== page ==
If you want to 'picture' the smell look up images of Angelica because this smells exactly what that looks like!

This really shines in all seasons. When worn in Spring it feels made for Spring: ditto Summer, Autumn etc. There is some family resemblance to Coolwater, GIT and Malle's GPM - this one almost has a minty freshness without the overdose of mint found in GPM. Surely one of Bourdon's very best.

90/100 (and no I didn't deduct marks for the silly name - there's nothing particularly French here. If it must be placed geographically how about Nordic Lover).

The opening is a nice, natural woody floral with plenty of cedar and earthy vetiver. The earthy vetiver is the star of the opening, smelling like damp, freshly shoveled dirt. The woodiness is there too so the idea of planting trees or working around a tree root in the ground while digging is what comes to mind.

The dry down is very refined and pleasing, casting off a musky, dry woody scent. There's a sweet and fruity ambroxan that reveals itself at the end of the scent.

Good longevity and solid projection.

He may look like a Belgian accountant but Pierre Bourdon is a perfume genius. With French Lover he's done something that few have tried and fewer have achieved, the Minimalist Perfume. A pale blend of galbanum and assonant naturals : incense, juniper and the natural exaltolide found in Angelica root. They create an indistinct foggy thing which seems to be all surface and no depth. Like a Mark Rothko canvas, there's no image to pick out here but plenty to feed the unconscious.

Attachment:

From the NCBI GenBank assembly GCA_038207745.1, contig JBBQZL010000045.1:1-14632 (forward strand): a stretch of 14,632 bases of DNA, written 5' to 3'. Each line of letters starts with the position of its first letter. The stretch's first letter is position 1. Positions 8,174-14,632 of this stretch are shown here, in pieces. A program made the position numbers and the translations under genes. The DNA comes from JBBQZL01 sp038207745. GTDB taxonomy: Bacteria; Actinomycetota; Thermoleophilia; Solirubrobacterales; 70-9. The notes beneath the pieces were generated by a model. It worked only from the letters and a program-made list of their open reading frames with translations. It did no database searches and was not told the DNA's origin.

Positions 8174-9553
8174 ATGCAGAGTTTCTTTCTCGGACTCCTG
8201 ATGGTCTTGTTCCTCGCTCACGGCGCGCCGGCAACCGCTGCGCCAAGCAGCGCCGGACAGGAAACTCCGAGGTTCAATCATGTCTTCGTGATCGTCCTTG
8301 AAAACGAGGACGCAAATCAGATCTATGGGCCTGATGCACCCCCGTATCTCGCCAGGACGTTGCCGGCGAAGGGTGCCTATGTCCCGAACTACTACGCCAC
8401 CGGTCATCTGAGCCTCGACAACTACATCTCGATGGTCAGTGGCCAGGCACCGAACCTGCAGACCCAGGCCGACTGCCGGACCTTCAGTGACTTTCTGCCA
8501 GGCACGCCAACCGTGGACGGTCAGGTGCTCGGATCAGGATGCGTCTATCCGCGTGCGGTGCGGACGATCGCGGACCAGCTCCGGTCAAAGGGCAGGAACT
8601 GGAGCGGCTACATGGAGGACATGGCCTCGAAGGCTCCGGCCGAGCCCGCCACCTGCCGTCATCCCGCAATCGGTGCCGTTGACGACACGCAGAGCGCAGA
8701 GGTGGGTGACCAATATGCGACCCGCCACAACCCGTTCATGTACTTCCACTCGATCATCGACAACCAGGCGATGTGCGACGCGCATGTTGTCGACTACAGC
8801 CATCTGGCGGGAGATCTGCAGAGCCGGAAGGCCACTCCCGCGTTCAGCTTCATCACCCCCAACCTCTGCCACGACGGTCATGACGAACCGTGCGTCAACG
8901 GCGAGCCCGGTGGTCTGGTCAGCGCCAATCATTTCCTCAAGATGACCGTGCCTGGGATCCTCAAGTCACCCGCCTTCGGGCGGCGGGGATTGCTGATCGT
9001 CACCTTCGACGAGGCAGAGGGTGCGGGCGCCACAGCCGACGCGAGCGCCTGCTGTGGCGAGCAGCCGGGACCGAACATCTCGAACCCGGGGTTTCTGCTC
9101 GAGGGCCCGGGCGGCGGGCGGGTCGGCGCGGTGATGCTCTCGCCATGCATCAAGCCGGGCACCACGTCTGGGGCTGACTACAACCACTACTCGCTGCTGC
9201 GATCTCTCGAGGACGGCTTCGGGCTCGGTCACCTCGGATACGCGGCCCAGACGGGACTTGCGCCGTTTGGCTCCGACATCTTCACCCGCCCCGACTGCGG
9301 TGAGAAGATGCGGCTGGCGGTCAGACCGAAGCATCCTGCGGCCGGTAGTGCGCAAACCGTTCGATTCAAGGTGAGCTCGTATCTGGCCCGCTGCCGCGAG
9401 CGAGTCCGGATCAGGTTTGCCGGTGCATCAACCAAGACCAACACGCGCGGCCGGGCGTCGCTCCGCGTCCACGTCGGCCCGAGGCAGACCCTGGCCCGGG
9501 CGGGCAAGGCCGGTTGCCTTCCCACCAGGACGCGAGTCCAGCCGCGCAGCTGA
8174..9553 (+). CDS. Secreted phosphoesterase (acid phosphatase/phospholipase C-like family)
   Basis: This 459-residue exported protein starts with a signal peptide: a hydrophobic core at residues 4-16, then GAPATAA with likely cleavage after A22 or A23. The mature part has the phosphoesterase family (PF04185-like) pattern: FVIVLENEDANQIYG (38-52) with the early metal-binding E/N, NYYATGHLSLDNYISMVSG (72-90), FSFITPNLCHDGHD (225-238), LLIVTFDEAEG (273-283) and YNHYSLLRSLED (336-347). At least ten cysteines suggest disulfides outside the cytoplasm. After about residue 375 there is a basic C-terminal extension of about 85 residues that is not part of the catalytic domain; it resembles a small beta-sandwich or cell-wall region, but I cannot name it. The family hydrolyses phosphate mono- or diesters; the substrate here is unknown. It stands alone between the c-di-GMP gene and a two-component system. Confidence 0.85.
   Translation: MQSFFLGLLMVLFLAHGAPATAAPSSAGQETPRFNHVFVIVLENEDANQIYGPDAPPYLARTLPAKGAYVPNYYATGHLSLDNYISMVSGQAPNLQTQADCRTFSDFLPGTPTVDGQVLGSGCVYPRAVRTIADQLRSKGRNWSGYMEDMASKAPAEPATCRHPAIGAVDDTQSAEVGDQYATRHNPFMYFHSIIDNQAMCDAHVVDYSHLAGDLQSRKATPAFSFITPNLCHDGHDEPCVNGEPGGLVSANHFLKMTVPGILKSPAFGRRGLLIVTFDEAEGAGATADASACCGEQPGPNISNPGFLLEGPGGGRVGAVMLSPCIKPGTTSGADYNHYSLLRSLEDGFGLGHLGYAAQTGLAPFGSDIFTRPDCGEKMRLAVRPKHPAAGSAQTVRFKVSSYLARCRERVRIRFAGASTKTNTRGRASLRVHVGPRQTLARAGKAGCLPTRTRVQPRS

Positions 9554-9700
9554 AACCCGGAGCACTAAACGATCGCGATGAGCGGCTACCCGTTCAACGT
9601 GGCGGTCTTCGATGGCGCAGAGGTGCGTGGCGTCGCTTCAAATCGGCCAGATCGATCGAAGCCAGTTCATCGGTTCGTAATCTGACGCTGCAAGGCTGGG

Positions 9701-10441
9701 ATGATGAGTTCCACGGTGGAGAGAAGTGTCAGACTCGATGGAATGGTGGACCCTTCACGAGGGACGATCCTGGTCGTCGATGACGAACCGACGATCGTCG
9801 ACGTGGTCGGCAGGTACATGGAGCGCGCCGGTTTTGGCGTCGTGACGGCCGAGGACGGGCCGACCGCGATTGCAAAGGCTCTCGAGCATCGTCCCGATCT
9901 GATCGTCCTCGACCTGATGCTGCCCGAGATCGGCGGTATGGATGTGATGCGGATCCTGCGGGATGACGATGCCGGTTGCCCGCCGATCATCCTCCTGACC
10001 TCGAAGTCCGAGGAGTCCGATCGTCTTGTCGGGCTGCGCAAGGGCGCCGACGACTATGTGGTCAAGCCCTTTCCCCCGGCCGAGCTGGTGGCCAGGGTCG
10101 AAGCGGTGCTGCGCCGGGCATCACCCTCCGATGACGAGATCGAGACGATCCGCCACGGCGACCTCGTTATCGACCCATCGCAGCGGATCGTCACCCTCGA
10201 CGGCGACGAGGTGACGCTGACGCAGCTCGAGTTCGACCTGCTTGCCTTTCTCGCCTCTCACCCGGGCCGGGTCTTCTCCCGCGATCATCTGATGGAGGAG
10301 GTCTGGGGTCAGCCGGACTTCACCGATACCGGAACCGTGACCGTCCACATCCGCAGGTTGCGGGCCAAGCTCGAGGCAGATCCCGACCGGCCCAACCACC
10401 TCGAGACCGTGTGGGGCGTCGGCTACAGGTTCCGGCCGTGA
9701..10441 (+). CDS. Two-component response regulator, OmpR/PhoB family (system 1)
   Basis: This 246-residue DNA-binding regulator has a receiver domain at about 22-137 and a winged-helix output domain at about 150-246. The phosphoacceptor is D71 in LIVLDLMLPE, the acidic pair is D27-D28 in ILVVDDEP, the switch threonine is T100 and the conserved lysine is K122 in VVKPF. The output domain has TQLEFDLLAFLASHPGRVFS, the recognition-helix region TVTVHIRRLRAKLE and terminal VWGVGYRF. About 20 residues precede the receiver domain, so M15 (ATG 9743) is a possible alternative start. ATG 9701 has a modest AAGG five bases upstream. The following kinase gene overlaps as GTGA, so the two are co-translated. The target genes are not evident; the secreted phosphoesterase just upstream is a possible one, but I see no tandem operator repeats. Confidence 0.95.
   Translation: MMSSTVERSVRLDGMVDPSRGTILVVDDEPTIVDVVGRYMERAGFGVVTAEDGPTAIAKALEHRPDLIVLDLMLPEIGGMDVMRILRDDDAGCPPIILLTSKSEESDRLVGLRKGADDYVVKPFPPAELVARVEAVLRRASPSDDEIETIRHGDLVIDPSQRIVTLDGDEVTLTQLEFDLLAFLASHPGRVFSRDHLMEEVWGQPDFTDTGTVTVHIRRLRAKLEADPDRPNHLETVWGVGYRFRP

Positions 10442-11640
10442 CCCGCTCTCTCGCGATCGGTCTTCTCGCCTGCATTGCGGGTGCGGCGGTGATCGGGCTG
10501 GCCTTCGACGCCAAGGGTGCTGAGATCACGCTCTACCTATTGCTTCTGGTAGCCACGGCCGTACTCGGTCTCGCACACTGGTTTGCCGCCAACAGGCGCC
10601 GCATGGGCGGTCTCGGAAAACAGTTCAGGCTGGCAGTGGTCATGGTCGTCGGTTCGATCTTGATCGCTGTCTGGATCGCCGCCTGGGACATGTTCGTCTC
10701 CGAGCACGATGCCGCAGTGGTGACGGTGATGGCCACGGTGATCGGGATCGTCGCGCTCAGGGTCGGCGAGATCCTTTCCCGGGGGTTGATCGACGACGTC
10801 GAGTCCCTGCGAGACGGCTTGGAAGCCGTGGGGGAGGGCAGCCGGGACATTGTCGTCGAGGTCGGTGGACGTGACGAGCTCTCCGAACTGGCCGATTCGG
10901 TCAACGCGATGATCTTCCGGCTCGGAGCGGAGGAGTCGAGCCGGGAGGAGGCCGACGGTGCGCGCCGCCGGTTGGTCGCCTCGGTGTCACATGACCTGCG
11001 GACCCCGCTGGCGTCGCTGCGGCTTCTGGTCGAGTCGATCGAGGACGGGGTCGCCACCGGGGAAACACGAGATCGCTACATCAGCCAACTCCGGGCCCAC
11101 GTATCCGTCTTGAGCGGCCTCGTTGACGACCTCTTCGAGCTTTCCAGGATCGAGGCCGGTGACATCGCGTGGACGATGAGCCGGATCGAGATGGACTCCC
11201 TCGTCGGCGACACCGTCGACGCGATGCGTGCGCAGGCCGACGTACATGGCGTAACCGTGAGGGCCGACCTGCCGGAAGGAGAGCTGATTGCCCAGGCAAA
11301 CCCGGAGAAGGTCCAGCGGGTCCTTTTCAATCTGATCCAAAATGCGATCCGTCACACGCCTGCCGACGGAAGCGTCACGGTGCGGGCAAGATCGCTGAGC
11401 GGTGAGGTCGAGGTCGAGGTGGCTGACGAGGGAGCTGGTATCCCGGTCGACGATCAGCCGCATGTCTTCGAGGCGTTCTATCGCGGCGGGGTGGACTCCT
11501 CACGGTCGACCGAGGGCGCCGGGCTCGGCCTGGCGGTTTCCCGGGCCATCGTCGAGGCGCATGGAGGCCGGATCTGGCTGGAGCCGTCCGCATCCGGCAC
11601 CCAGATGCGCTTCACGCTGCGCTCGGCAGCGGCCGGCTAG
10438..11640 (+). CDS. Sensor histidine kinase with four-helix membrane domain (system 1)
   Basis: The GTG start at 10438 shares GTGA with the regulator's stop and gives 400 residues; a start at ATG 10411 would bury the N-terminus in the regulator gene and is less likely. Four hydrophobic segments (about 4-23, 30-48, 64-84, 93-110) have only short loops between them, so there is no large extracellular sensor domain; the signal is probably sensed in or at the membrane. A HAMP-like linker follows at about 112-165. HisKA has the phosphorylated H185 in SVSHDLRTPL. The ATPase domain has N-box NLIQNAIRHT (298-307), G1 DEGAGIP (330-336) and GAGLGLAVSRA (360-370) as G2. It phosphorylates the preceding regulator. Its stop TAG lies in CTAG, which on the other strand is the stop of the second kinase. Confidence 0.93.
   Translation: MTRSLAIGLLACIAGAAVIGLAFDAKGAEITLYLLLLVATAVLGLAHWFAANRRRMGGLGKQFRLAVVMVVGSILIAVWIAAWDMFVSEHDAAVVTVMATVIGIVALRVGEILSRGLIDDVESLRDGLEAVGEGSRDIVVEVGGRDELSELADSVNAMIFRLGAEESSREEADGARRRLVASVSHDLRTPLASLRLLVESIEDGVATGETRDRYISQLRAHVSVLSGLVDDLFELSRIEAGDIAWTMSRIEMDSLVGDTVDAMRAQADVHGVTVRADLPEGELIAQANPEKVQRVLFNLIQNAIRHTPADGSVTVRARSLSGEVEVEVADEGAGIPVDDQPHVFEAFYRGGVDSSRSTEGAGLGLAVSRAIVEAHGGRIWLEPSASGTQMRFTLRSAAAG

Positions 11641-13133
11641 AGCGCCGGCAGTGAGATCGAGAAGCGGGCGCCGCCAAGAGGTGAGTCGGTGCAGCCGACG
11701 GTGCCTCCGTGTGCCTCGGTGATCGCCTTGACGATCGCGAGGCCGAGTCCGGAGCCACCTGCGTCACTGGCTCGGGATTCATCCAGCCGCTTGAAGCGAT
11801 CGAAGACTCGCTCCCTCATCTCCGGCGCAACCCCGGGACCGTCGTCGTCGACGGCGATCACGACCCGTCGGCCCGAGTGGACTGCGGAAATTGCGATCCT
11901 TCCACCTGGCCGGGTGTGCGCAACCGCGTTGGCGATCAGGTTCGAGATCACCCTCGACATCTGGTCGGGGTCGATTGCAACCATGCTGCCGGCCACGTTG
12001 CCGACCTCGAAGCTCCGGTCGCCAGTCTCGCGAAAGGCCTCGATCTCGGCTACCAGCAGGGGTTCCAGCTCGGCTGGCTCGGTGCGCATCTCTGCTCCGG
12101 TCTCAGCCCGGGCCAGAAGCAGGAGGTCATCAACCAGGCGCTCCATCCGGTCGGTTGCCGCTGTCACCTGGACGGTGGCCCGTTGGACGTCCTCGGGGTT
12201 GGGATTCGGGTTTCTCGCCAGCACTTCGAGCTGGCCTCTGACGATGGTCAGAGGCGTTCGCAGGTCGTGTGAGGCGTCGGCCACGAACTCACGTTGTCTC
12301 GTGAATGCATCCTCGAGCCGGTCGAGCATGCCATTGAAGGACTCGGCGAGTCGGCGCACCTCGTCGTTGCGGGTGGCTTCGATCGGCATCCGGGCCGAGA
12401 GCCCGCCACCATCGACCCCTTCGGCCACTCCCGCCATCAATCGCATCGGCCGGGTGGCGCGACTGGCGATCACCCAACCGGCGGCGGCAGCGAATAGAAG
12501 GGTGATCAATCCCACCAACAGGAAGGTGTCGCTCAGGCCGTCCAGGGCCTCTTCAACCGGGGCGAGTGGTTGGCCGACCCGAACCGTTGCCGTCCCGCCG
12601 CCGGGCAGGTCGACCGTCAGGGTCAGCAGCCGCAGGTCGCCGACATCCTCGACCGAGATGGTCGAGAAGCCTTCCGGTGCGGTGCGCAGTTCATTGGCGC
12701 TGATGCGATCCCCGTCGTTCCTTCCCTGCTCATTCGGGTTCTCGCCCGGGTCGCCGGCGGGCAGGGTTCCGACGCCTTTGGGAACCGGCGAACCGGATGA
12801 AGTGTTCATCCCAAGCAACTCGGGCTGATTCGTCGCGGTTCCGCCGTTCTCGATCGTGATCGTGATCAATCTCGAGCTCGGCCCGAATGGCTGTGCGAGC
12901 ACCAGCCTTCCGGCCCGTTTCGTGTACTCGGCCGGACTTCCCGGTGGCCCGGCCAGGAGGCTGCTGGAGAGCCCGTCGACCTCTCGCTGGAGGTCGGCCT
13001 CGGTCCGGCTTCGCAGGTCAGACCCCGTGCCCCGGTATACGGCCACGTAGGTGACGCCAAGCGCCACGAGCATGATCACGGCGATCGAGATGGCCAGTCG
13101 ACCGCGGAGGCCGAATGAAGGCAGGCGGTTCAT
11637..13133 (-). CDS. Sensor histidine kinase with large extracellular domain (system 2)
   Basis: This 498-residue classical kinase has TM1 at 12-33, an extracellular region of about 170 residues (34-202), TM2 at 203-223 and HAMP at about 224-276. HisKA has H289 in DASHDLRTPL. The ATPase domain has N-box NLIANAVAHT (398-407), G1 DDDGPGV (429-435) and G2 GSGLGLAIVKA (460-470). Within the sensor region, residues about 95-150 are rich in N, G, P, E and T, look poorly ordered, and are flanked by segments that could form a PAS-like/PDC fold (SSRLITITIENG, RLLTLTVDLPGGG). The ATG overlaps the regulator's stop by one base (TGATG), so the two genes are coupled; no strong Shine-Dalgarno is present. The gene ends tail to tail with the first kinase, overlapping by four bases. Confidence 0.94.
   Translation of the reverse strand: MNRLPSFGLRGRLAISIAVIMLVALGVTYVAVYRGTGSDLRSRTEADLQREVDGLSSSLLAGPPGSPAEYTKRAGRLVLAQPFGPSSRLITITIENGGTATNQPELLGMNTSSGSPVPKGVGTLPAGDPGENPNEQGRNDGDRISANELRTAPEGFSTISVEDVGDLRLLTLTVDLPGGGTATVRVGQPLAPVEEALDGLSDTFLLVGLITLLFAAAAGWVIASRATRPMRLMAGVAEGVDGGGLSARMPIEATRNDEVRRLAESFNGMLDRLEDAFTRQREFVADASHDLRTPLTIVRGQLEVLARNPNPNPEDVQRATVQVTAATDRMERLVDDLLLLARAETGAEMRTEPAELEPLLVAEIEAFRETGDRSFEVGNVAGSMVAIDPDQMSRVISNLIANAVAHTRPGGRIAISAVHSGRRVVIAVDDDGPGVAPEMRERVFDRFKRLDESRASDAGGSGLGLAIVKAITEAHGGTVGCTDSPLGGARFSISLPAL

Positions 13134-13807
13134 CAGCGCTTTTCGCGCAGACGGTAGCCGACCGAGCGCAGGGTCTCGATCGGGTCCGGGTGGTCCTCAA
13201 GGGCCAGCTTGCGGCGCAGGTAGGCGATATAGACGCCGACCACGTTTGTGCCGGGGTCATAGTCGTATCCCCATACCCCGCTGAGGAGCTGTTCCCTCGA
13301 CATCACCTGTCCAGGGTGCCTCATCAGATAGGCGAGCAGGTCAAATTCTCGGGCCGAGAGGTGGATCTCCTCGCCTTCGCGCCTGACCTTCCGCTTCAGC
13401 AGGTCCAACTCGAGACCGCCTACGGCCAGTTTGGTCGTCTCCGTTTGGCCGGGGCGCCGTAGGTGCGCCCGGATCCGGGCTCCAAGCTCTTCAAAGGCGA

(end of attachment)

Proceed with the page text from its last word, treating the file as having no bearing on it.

French Lover doesn't pronounce - like many perfumes do, it suggests. It hints - at things you think you know; the humid sous-bois of the forest floor, decaying leaves, green and sappy stems peeled of their bark...
Or, if you are more inclined to culture than the natural world there is the Homme Chic : silver grey suit, cardamom coffee, potted plants and pale decor. Both are possible; both have their adherents. By giving the same work two different names in different parts of the world Frederic Malle doesn't rule out either interpretation; it is he who names the juice, not the perfumer; ambiguity is all.

The scent works because Pierre Bourdon appears to have grasped a Zen kind of minimalism, which doesn't lie in a pale featureless thing with no movement, or soul.
Maybe he's got one of those Japanese teapots - with purely functional shape but subtle blends of colouration. At their highest, Zen ceramics show us that form and content are not separate qualities - and, as Susan Sontag has argued - it's more a case of Yang form and Yin content melding together in permissive alliance.

Likewise, in French Lover / Stormwood, the very formlessness of the structure focusses the attention on the subtleties of natural content. The effect is, of course, entirely dependent on Frederic Malle furnishing top quality materials. Without them the work would be little more than the pencil-shaving things that often pass for minimalism.

Although it is not weak or wan (in fact the juice is very strong) French Lover isn't inclined to shout. It does not, like many perfumes, clamour for attention. Instead it murmurs, enigmatically, making you lean in to hear what it's saying. It's a brillant conceit which turns current perfume wisdom on it's head.
But of course, French Lover is not perfect, and like a Zen teapot there will always be a flaw; and thus, in ithis way, it's almost a perfect masterpiece.